Whizzing along on the Bangkok canals
Mahakan fort
Remains of the Mahakan fort in Bangkok

It was a completely different type of cycling of course but just goes to show how much more you can see when you get off the beaten track and you can cover so much more ground on two wheels. Am I becoming a cyclist?

After a lovely few days, it was time for the inevitable journey home. I had the most incredible time in Sri Lanka and Thailand and I will take some time to digest it all. My life these last few months has been a crazy whirlwind and at times I have felt like I have been on a treadmill which I just can’t stop. Now it’s time to get back to my usual life. People have said to relax. That’s impossible as my day to day life is usually busy anyway and now of course I have a backlog of things to do, but even getting back to baseline will feel like slowing down. So far I have raised over $13000 which means 68 bikes for underprivileged primary school children in New Zealand. I cannot believe how generous people have been in making my adventure even more rewarding it was already. I wonder what is in store for me next?

I will leave you with a video made while I was still in Sri Lanka to thank my mate Jean who was the stalwart behind the now infamous pamper packages – what a legend!

Done!

And so all good things come to an end. We set off for our final day of cycling and it was a lovely day, unspoilt by rain.

Last day
All great things must come to and end. My last day of cycling in Sri Lanka

We took some roads around the back of the Sirigiya rock so saw it from the other side.

Team shot
Our cycle venture comes to an end but time for our last team shot en route

It was a Buddhist festival and public holiday so a few places were busy with people visiting temples and celebrating.

Temple
Our last day was a Buddhist holiday. There were plenty of goings-on at the colourful temples along the route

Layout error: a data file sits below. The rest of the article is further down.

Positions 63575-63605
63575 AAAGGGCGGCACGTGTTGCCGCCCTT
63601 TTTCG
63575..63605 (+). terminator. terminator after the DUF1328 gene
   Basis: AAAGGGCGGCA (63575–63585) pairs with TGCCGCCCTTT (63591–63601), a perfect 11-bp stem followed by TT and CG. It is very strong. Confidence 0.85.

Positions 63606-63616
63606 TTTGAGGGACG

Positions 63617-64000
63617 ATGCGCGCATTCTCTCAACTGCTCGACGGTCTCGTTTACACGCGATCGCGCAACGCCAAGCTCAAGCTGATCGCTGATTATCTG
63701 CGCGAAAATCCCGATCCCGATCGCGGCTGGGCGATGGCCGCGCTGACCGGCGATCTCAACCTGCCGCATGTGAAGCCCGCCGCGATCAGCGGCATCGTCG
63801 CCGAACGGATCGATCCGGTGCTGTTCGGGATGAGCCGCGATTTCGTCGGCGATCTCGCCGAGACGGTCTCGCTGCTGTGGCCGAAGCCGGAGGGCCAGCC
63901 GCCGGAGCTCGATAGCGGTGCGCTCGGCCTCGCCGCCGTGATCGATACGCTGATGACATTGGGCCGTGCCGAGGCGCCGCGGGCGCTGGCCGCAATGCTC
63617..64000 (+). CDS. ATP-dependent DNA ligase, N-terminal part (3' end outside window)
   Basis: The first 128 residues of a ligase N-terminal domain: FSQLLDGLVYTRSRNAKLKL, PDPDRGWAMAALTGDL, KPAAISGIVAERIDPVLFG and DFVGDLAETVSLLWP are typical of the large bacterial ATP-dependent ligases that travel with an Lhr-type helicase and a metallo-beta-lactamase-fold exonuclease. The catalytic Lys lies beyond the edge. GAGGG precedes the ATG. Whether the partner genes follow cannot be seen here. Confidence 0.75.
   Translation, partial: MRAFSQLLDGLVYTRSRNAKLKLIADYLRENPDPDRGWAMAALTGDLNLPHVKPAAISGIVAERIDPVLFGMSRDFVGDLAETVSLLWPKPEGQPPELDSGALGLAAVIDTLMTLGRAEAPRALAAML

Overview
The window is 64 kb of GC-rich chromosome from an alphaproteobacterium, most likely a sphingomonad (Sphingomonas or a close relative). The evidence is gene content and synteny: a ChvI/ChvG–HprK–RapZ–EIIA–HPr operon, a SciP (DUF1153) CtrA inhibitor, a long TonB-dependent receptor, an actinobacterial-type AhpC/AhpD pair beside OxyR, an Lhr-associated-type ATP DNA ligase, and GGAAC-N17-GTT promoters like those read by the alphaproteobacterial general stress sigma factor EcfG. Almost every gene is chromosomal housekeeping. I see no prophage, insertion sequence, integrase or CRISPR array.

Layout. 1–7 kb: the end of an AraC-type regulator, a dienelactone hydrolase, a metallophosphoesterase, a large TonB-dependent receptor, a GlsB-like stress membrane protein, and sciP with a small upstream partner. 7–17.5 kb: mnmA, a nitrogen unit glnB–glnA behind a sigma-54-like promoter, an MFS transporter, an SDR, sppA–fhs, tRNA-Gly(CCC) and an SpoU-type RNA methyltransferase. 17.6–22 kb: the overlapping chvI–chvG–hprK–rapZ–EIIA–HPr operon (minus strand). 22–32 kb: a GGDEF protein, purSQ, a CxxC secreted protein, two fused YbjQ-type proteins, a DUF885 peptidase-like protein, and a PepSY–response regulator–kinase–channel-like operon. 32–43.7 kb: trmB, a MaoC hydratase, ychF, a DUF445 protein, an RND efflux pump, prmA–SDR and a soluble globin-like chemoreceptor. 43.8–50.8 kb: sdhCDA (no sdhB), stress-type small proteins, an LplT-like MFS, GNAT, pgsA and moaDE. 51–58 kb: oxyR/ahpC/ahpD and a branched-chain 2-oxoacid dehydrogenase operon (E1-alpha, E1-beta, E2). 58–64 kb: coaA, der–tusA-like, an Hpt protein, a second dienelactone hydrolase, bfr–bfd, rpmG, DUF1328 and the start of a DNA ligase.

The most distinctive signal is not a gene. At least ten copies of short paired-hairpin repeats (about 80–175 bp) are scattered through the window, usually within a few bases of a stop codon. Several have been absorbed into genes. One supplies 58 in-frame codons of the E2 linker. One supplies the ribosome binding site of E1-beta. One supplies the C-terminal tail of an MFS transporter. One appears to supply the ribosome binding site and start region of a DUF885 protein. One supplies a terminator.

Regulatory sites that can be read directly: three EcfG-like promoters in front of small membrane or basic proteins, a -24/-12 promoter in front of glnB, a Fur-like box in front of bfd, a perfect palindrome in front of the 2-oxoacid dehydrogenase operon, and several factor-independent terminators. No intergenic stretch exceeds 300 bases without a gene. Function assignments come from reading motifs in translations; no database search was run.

Eventually we unceremoniously came to our finish line in a car park. It was a bit of an anti-climax really but I could hear my friends and family back at home cheering me virtually and my own voice silently saying “well done girl, you did it after all”.

All over rover!
What can I say? I am so very proud and Tonya would have been totally made up

It was sad saying goodbye to our cycle guide Eke and the drivers of the support vehicle Donal and Garmini. Eke had kept me sane when I felt I couldn’t go on and he was always looking out for me at the back.

Me and Eke
Eke our cycle guide. He deserves a medal just for looking after me!

Donal and Garmini spoke little English but on stopping for breaks they would rush forward with water and bananas and both of them were always smiling. I will miss these guys.

It was on to our next stop, a cookery demonstration by a well-known chef in a beautiful outdoors restaurant.

He made curries with prawns and beetroot. I’d had beetroot curry in India previously and it was a bit “so what?” but this was just something else, absolutely lovely and possibly my favourite food of the holiday. Our driver-guide Shan brought his family to meet us for lunch and it was lovely to hear their plans. They are currently building a house but they hope to relocate to Australia where Shan’s brother-in-law is a singer.

On to our last stop, at Negombo beach just north of Colombo and I fell ill on the bus. Initially I thought I would die of abdominal pain. Either that or give birth to a very surprise baby… I know I can be taken to a touch of the old melodramas but I am not joking. My fellow travellers were so lovely to me but I just wanted to reach our destination and lie down. This was not straightforward as our hotel, badged as a resot (yes, without the second ‘r’), was fully booked out for a wedding.

Rest
We only stay at the best resots…

We ended up in a nice new small hotel across the road which was fortuitous as we were able to drink out secretly-acquired alcoholic beverages on the rooftop terrace. As it was a public holiday, nowhere was able to sell alcohol but a quick trip to a bottle shop en route to the dodgy restaurant the evening prior had sorted us out. I managed to feel a lot better after my lie down and we met with representatives from Variety Sri Lanka who made an enormously generous donation to our cycling endeavour. Dinner was a seafood dinner out on by the resot and eaten beside the beach to the tune of a three-piece band. Service was interminably slow unfortunately but at least we had one final meal together before we parted ways.